Home » Spain’s LGBT matador: ‘More will come out because of me’

Spain’s LGBT matador: ‘More will come out because of me’

Spain’s first openly LGBT matador believes more bullfighters will come out, after revealing he is pansexual.

“There have always been gay people in bullfighting, but they didn’t say anything,” says Mario Alcalde.

I meet the 31-year-old on a remote farm near the Portuguese border, where he is having a practice session for one of Spain’s most notable, and notorious, traditions.

Dressed in a small black waistcoat and skin-tight grey trousers, he looks every inch the bullfighter.

But Mario Alcalde also works full-time as a baggage handler at Madrid-Barajas Airport and lives with his family. Bullfighting only pays big bucks for an elite few.

He’s now embracing a boost to his profile after telling Spanish newspaper El Mundo he is pansexual – someone who is attracted to another, regardless of their sex or gender.

It was a spontaneous decision to come out, he says. Not even his family knew.

“The idea came to me… artists are very spontaneous. It came from my heart.”

The matador as an artist is an established idea within the bullfighting community. Supporters see events as a noble contest where man is pitted against beast.

Spain’s LGBT matador: 'More will come out because of me'

But this is a blood sport, banned in most countries. It has even been outlawed in parts of Spain.

Its fierce critics, of which there are many, say it’s a cruel, prolonged and sadistic spectacle in which a bull typically has no chance of survival.

It’s a cultural segment of old Spain, where flamboyance meets machismo, and associated far more with Spanish conservatism than the contemporary gay scene.

“I thought there was going to be a feeling against it but people are accepting it and in the best way possible,” says Mario.

He puts the fact that he’s Spain’s first out LGBT matador down to perceptions that bullfighters came “from the countryside” rather than “more globalised” cities.

Now he hopes to establish a “Peña”, or meeting place, for supporters of bullfighting in the heart of Madrid’s LGBT+ community of Chueca.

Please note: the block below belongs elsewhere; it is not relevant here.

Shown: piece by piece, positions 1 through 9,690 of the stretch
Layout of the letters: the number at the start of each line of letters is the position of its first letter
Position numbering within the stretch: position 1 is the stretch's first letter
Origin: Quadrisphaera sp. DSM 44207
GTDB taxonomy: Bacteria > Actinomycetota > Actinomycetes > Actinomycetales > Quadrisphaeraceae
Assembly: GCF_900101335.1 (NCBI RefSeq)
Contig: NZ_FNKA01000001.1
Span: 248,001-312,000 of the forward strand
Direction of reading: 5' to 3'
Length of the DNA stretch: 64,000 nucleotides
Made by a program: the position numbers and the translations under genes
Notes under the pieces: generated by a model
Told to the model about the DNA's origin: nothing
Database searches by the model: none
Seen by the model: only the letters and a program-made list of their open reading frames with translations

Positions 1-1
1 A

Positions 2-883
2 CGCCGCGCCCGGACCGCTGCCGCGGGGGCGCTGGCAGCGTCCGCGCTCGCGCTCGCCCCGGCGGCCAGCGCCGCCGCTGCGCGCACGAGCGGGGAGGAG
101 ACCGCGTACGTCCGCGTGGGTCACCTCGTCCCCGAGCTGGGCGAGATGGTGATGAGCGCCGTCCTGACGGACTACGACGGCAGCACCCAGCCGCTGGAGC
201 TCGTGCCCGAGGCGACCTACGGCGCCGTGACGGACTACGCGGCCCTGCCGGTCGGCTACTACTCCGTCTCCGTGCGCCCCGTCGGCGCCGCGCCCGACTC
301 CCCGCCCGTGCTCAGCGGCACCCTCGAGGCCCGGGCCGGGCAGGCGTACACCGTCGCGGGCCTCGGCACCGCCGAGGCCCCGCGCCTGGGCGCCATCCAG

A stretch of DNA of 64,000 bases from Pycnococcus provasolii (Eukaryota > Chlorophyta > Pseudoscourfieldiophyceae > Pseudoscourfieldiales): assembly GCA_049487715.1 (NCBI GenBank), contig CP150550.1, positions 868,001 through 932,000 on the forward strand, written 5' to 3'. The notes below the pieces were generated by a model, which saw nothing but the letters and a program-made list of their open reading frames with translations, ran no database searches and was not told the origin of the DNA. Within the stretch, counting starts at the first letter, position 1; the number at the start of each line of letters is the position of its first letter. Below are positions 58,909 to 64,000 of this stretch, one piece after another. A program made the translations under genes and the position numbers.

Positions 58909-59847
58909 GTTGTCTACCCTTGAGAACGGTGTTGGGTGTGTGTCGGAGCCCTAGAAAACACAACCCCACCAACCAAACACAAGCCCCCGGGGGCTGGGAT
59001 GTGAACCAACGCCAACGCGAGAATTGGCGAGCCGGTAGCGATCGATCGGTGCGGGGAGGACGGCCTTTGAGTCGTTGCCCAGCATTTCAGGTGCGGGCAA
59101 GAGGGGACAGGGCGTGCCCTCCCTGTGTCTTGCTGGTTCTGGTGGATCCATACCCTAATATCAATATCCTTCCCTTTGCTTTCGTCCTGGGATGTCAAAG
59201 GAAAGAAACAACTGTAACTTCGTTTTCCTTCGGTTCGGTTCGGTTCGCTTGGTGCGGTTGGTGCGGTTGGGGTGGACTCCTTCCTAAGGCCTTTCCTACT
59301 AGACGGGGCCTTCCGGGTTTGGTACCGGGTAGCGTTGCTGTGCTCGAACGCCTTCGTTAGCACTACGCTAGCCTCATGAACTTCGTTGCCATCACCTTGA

“Perfect!” says Antonio in the Chueca’s main square, right by a metro sign decorated with the LGBT rainbow flag.

“I’m glad he has come out. This will take the ‘machos’, as we call them, down a peg or two.”

Spain’s LGBT matador: 'More will come out because of me'

Married couple Juan and Juan are also pleased to hear that a matador has come out, but don’t quite see eye to eye on the broader issue.

“I’ve been to the bulls as a kid and I like it and I know what the event means,” says Juan.

His husband is less of a fan. “I’m not saying they can’t set up a bullfighting gay place, I just don’t think it fits the area. The whole bullfighting thing is very conservative.”

His views are echoed by a table of younger LGBT+ people who are far less forgiving of a tradition that has dwindled in popularity.

“The issue with bullfighting is that we confuse an animal and lead it to death in a tragic way,” says Maria. “Bullfighting is sustained because it’s a tradition. If this idea were new, I doubt it would be approved.”

Spain’s LGBT matador: 'More will come out because of me'

Alongside her, Fran sees something of a contradiction in being a bullfighting supporter as well as being part of the LGBT community, although ultimately “everyone is free to have their own beliefs”.

Bullfighting audience numbers have been in decline for decades

Despite an an uptick after the Covid pandemic, notably driven by younger people, Spanish culture ministry statistics show that just under 2% of the population went to a bullfight in the 2021-2022 season.

Mario Alcalde strongly resists the suggestion that his passion is increasingly irrelevant and out of step with modern sensibilities.

“There is no decline,” he says, adding: “Society’s sensibilities do not fit the reality of life.”

“Wanting to cover up death is wanting to cover up everything. In order to truly live you have to know that you are going to die.”

Spain’s LGBT matador: 'More will come out because of me'

For today’s training, Mario faces a young cow as he holds a pink cape and weaves around the ring before sometimes running to get behind a walled barrier for safety.

The animals today aren’t killed but they are injured by a man on horseback who uses what appears to be a type of pike pole.

By the end of the session Mario’s trousers are stained by blood that is not his own.

Despite repeated challenges about the inherent violence towards animals that bullfighting involves, he’s defiant to the last.

“If I had to live another life, I wouldn’t mind being a brave bull and dying like a brave bull.”

It’s a staunch, traditional defence of an activity that Mario Alcalde now aims to modernise and diversify, while opponents hope it is a fading shadow of Spain’s past – regardless of a matador’s sexuality.

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